Final hole at Golf D’Aro

Club Golf D’Aro Masnouhas a spectacular setting in the Gavarres mountains, 300 metres above sea level. Its stone clubhouse is set among a thousand olive trees and two man-made lakes. Ramon Espinosa left his signature of several giant stones scattered around the course. He even left one in a bunker but these impediments aren’t loose or from which to take relief.

Fairways and greens sweep and swoop with flowing contours, making them difficult to gauge and read, but the unkempt look of the bunkers, filled with what looked and played like brick dust, tended to taint the course, which appeared in need of some TLC.

Care, too is need with an approach to the 18th as anything left will scatter those watching course activities from the terrace and ensure a frosty reception in the bar. It’s an uphill shot to a final green which is surrounded by three huge tinaja’s, a timely reminder to get the drinks in, and believe me, without the use of a buggy, you will need one.


Biggest loose impediment in the world!

Girona is the major city in this area of Spain – and is worth a visit to its culture, architecture and local cuisine. Film-makers for Patrick Suskind’s novel ‘Perfume’ are currently on location there even though the story is set in 18th century France. Our meal at the Boira restaurant in the old market place was delicious and reasonably priced.

Girona has its own airport, served by Ryanair from Stanstead though we flew BA scheduled into Barcelona, requirng a two-hour journey to our hotel, the Mas Salvi in Pals a beautifully restored 17th century stone village not far from the gawdy resorts of Lloret de Mar and Callella de la Costa. Hotel Aigua Blavaalso caters for golfers, visiting other courses in the area including Emporda and Golf Club de Golf Costa Brava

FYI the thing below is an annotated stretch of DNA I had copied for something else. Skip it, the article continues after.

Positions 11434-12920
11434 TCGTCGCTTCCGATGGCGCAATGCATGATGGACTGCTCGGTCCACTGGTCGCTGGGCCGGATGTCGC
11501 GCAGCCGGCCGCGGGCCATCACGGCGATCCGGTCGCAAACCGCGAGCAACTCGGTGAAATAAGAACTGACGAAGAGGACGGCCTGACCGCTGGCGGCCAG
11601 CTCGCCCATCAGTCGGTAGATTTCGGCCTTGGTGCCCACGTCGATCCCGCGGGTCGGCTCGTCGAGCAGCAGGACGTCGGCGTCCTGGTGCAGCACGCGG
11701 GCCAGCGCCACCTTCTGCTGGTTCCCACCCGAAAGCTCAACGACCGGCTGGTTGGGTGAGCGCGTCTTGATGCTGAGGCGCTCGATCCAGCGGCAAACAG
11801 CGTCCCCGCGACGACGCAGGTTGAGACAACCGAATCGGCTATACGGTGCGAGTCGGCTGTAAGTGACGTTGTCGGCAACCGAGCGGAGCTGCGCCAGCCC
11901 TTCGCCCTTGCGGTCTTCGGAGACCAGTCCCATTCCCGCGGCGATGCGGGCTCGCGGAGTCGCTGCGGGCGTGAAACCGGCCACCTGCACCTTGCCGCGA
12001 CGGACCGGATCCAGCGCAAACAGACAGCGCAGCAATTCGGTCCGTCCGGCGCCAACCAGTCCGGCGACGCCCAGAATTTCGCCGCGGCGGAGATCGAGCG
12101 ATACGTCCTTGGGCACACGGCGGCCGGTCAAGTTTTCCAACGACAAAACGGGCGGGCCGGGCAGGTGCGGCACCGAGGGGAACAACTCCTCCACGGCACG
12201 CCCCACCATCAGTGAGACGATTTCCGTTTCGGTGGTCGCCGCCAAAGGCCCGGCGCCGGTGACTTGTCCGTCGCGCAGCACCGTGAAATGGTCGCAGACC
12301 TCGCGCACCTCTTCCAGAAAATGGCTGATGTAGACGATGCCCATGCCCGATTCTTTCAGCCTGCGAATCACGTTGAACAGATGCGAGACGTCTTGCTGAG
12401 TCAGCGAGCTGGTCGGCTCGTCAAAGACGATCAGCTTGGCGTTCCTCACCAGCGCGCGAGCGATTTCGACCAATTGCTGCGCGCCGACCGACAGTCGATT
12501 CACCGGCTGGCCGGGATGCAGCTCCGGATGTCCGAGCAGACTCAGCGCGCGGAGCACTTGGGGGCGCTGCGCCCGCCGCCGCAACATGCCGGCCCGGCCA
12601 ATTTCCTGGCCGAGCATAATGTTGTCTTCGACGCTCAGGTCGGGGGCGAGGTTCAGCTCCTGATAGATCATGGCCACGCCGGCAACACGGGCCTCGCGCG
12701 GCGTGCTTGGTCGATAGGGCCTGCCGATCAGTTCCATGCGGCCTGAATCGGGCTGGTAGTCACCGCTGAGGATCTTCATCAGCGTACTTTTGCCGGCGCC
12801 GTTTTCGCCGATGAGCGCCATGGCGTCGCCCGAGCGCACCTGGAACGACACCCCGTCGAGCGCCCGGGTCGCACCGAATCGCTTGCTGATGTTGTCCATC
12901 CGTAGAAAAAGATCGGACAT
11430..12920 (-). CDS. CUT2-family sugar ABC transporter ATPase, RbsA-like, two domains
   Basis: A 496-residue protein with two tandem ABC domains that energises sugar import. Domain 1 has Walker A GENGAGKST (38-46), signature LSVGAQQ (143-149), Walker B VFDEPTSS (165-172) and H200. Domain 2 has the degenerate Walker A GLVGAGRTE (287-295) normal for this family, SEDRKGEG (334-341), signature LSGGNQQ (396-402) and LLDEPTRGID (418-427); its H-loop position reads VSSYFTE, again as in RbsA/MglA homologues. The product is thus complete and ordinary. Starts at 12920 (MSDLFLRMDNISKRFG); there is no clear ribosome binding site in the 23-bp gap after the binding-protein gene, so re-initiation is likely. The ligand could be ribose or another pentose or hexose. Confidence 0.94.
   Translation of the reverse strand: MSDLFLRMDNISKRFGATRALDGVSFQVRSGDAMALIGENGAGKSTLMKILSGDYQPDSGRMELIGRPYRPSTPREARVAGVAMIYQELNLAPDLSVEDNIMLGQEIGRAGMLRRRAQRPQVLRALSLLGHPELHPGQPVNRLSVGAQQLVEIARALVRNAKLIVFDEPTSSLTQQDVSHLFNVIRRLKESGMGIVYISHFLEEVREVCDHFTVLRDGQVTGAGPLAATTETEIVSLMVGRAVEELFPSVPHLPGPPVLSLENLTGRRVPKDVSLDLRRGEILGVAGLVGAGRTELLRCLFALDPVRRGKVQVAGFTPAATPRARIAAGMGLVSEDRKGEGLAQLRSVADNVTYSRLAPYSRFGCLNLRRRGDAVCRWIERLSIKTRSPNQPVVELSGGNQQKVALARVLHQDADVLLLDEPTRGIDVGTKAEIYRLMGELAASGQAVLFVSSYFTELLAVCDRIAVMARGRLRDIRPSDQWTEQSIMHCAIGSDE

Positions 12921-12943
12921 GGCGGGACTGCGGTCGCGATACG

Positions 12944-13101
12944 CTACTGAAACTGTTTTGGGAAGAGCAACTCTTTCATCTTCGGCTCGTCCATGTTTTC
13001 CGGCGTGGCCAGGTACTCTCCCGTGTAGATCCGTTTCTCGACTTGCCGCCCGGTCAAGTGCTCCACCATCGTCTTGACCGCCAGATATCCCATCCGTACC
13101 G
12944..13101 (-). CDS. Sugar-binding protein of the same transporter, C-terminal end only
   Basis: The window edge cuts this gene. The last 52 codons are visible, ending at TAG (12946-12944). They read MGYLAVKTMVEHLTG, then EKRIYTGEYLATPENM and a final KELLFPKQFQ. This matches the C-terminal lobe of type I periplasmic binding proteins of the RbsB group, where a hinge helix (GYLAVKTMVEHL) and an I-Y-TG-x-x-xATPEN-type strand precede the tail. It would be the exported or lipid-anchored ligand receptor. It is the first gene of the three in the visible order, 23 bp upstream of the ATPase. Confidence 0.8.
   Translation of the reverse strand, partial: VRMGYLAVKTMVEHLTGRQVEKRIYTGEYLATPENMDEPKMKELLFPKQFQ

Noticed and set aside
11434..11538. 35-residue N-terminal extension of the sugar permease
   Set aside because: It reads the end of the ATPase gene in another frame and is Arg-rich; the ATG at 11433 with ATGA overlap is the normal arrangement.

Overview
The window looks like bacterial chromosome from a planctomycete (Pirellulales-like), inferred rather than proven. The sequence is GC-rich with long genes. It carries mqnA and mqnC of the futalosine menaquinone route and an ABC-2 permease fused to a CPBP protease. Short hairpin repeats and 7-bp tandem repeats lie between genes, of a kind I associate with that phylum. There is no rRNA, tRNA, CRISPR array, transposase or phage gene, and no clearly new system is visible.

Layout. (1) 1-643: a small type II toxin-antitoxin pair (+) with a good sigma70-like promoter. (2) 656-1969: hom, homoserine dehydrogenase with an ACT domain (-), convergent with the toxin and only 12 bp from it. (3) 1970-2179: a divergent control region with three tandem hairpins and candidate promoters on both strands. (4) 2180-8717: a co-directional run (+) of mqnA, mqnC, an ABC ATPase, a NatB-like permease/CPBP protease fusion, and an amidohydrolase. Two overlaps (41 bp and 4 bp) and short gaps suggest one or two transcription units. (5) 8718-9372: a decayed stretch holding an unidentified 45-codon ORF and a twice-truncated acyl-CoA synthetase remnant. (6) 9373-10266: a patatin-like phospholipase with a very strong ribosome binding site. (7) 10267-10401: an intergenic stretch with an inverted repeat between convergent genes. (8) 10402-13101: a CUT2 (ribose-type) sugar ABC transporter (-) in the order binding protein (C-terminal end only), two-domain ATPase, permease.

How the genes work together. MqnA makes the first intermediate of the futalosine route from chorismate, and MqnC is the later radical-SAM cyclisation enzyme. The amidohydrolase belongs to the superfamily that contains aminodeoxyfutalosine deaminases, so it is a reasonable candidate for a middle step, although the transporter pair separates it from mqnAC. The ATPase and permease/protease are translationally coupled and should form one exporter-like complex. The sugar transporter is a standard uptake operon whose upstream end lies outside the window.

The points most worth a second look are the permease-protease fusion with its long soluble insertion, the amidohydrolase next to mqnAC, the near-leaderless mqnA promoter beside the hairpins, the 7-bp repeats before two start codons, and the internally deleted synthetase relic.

What’s Hot…

Advantages in Catalonia include a pleasant climate, particularly during the UK’s autumn and winter, coastal and inland courses in terrific settings with plenty of trees and greenery and more of an English parkland feel than offered by the palm tree and cactus courses of southern Spain.

Away from the package tour resorts, this area is a real eye-opener in style and quality of accommodation and food. There are also some wonderful historic places to explore around Girona.

What’s not…

Pals is around 100 kilometres Barcelona airport, not a particularly comfortable ride if loaded with golf travel bags which may not fit in a taxi. Girona airport is served by Ryanair from various UK airports, including Stanstead. While there are some amazingly cheap deals with this carrier watch carefully for excess baggage allowances. Golf equipment is included in the 15 kilo weight allowance by Ryanair and on return journeys you may be subject to hefty surcharges. .

Some courses we visited were being renovated or were in need of renovation and had damaged fairways and disease in some of the greens. However, I hope to return to play some of the other courses in the region as well as spend more time explorin, travelling though France as part of a tour of this fantastic region.

If your interested in golf abroad then take a look at our Travel Partners who specialise in golfing breaks to European and Worldwide destinations.